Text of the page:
Glossary

Semiconductor size

What is semiconductor size?

Semiconductors are at the heart of electrical and electronic devices. Another term that is used interchangeably is transistors: semiconductor components that provide computational power to a device. Typically made of silicon, semiconductors are behind the names "Silicon Valley" (the global center for technology and innovation, in California) and "silicon economy," which makes it easy to grasp just how vital these computing elements are to the tech world.

Their fabrication is quite complex, involving numerous photolithographic and chemical processes. Manufacturers continuously strive to produce smaller semiconductors, and the reason for this is the improved performance and reduced power consumption provided by smaller components. A smaller semiconductor means that more transistors can be placed on a chip, therefore enhancing performance. Furthermore, a smaller size also allows for more computing tasks to be performed at a lower temperature.

Semiconductor size – or node size – is indicated in nanometer, a unit that equals one billionth of a meter (or 0.000000001m). Chips with 14 and 10 nanometers are currently in mass production, but the industry continues to aim for smaller node sizes. The catch here is that sizes may not always be what they seem. Although 7-nanometer processor chips are already in the market (manufactured by Samsung and the Taiwan Semiconductor Manufacturing Company, or TSMC), these companies define a 7-nanometer node similarly as Intel defines its 10-nanometer node. TSMC is working on a 5-nanometer product with a density of 171.3 million transistors per square millimeter, and both TSMC and Samsung have announced plans to manufacture 3-nanometer nodes.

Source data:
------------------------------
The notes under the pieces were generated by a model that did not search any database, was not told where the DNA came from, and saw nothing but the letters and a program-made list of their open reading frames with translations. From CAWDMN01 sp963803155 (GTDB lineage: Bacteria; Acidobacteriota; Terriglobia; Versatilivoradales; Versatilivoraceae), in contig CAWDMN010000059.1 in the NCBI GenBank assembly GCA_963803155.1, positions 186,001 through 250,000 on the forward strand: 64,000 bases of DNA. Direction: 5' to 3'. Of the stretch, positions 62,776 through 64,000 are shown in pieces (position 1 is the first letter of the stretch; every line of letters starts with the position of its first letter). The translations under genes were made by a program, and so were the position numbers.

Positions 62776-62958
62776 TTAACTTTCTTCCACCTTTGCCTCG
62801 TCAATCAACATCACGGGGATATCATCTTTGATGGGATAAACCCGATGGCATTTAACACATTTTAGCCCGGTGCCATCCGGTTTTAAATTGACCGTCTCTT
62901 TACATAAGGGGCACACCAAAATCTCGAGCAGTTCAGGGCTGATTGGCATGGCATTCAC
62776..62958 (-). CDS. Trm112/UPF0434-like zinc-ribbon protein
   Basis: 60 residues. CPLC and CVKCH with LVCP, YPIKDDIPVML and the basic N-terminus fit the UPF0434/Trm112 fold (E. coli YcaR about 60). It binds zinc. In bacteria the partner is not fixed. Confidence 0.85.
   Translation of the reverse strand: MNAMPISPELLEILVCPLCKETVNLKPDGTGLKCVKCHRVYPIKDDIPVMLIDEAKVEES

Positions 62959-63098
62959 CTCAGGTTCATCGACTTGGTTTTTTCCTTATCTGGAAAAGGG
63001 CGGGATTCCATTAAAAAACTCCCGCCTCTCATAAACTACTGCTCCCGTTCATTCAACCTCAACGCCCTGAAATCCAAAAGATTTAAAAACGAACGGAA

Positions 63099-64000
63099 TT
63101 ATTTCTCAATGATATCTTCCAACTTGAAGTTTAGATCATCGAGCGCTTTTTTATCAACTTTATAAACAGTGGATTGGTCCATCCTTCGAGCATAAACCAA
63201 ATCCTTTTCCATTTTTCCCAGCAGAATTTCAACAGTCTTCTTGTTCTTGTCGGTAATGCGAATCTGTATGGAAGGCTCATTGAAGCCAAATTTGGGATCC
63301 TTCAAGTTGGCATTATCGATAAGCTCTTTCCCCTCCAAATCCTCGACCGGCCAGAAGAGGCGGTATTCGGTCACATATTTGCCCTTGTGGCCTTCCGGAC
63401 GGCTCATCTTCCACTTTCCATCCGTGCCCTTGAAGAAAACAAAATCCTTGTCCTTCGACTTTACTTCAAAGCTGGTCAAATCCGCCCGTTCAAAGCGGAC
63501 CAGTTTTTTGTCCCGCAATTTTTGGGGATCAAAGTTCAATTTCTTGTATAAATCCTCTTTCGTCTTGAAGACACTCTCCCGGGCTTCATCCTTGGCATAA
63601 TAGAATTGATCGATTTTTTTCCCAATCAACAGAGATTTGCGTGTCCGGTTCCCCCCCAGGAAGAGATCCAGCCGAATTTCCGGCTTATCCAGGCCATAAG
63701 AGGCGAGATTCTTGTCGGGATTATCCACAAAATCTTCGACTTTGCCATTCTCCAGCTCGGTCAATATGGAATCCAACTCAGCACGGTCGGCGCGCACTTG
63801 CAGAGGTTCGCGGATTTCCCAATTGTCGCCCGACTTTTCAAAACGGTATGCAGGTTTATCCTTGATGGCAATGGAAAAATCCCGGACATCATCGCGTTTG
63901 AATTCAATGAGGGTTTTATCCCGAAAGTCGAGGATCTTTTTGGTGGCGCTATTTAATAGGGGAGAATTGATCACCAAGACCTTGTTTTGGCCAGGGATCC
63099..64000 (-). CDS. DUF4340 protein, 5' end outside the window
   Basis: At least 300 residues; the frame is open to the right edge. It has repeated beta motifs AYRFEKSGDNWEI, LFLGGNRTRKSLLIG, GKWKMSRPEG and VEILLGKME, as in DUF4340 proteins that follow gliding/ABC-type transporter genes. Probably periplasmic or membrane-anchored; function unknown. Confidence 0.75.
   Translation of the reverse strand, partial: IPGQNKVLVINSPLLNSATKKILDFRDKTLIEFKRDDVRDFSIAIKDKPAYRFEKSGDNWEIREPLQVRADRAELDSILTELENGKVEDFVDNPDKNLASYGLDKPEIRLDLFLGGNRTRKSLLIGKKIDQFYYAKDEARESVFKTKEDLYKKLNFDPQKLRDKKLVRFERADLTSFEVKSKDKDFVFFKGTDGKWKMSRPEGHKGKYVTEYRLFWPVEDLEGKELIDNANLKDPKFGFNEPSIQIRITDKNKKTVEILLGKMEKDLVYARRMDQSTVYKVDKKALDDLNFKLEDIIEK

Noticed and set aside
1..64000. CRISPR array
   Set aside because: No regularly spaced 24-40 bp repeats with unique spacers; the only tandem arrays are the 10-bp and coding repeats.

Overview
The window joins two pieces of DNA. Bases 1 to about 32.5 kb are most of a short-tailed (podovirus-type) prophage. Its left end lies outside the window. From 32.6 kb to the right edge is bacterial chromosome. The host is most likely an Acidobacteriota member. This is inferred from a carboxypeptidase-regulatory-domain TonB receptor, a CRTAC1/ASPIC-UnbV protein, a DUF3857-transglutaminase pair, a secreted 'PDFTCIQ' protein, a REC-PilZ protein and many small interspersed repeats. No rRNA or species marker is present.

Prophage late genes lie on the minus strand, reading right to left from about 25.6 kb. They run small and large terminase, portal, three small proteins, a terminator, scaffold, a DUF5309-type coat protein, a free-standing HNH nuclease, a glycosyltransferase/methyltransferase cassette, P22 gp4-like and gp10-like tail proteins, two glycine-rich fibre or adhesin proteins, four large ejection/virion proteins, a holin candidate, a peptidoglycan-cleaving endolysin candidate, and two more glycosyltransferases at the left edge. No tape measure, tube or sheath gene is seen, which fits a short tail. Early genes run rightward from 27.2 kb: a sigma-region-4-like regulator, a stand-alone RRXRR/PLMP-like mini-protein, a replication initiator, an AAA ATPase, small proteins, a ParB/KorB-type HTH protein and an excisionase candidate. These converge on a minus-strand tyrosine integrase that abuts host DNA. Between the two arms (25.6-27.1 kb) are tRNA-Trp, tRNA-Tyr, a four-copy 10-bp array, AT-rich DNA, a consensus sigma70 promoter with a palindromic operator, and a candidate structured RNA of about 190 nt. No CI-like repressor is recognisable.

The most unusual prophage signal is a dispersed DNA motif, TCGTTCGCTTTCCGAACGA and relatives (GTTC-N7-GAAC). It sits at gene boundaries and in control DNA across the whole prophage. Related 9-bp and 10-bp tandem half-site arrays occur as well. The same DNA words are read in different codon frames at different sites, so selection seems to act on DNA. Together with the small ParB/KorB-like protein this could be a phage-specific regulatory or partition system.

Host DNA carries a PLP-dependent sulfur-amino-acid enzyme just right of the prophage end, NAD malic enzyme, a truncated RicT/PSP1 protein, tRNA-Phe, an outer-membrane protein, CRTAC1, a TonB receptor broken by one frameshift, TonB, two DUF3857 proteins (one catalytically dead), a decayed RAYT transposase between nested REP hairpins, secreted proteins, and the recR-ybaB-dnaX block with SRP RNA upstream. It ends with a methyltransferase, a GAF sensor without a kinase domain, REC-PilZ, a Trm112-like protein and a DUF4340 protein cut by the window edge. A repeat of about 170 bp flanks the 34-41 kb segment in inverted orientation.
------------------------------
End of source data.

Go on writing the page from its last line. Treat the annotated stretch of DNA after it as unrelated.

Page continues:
It's a constant battle in the mobile market, as semiconductor makers need to keep their technology attractive for mobile device manufacturers to acquire their products. CPUs require more computing power than a mobile chipset, and for this reason, their node sizes are, as of today, not nearly as small as in mobile chipsets. However, CPU manufacturers are fighting the same battle for the fastest, most advanced, and smallest technology.

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